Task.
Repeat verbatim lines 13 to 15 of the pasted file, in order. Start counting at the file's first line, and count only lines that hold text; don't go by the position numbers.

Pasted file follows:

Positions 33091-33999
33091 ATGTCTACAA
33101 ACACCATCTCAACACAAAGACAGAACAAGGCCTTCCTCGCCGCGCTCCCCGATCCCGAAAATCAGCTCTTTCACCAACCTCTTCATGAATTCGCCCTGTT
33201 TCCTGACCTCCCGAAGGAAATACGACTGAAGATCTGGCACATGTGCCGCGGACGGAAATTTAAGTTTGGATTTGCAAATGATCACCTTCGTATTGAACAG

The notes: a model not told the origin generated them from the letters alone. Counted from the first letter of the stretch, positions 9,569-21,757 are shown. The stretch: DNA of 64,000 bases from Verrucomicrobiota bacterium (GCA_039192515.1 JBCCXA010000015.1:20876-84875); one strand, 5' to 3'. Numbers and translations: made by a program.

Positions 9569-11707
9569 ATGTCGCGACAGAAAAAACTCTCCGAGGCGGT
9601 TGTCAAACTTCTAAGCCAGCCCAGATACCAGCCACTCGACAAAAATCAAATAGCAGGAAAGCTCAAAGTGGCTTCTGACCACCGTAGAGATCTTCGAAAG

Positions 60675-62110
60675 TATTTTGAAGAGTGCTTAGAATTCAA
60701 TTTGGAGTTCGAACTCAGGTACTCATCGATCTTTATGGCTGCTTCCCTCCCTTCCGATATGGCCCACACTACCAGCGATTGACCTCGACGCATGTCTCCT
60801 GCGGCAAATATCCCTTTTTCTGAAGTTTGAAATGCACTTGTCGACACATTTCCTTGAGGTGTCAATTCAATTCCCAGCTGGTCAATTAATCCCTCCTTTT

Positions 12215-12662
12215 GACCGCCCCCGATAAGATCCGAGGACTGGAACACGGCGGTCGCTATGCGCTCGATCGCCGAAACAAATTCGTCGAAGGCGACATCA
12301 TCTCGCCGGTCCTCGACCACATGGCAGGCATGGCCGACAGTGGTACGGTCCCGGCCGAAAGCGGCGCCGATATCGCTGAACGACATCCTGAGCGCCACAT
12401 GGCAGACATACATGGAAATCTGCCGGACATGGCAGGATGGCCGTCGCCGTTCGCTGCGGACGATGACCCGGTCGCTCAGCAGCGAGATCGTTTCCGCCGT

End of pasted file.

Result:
Positions 12215-12662
12215 GACCGCCCCCGATAAGATCCGAGGACTGGAACACGGCGGTCGCTATGCGCTCGATCGCCGAAACAAATTCGTCGAAGGCGACATCA
12301 TCTCGCCGGTCCTCGACCACATGGCAGGCATGGCCGACAGTGGTACGGTCCCGGCCGAAAGCGGCGCCGATATCGCTGAACGACATCCTGAGCGCCACAT